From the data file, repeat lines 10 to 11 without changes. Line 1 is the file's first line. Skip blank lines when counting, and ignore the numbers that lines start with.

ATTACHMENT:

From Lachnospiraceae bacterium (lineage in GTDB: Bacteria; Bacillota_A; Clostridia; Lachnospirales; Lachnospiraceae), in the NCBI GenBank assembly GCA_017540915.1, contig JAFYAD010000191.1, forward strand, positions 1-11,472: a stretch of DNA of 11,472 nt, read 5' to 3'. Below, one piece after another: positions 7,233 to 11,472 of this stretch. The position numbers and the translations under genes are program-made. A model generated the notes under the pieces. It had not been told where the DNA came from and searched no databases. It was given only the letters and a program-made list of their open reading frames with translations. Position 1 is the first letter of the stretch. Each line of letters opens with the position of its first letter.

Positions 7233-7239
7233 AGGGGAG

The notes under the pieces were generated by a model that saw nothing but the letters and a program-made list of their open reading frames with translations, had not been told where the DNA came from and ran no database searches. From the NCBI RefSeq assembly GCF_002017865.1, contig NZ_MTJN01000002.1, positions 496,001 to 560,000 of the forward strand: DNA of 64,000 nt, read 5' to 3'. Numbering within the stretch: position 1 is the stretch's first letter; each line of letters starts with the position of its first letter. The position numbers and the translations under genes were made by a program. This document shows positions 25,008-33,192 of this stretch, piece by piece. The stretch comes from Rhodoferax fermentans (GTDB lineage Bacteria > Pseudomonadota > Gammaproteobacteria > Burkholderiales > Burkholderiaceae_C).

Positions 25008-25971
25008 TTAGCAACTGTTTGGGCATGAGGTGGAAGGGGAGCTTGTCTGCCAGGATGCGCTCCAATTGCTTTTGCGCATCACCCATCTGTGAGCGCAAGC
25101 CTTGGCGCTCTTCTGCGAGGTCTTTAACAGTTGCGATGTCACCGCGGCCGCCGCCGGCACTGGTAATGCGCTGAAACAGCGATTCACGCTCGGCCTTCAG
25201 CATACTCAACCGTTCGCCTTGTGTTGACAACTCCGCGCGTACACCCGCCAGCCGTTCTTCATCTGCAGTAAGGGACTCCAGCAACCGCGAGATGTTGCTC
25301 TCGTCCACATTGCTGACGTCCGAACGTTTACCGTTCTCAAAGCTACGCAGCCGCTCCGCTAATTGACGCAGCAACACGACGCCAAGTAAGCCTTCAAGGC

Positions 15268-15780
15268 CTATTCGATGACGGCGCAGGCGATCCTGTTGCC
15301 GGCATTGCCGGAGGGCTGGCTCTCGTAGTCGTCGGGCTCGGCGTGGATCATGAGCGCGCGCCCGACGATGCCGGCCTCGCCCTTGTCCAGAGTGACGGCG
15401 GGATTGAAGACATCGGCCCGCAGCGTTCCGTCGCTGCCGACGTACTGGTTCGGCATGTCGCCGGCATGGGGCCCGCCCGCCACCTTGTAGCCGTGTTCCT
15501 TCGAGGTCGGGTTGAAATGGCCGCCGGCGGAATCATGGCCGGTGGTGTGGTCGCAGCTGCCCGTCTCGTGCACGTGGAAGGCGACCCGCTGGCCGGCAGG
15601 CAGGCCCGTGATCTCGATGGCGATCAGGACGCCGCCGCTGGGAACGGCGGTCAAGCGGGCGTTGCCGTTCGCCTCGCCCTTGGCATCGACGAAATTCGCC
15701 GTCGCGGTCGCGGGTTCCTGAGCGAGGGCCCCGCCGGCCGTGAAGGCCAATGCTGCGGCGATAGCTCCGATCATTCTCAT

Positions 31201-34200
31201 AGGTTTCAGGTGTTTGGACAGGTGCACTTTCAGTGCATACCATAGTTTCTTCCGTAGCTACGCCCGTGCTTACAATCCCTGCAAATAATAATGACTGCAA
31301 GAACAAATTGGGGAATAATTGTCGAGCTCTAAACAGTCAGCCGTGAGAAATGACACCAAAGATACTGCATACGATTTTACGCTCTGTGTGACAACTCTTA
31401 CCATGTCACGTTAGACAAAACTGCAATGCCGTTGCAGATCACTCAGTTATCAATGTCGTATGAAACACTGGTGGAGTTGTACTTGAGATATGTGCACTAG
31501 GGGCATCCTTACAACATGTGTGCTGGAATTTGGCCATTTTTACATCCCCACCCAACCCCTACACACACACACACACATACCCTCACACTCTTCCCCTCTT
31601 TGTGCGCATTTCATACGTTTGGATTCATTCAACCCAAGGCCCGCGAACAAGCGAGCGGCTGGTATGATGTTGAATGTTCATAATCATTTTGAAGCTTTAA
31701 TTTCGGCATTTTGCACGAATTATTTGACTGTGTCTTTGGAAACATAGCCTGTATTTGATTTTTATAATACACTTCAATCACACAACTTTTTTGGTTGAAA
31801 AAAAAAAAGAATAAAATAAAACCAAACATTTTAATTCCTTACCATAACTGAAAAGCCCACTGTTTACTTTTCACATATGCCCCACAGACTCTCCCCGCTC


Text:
Positions 15268-15780
15268 CTATTCGATGACGGCGCAGGCGATCCTGTTGCC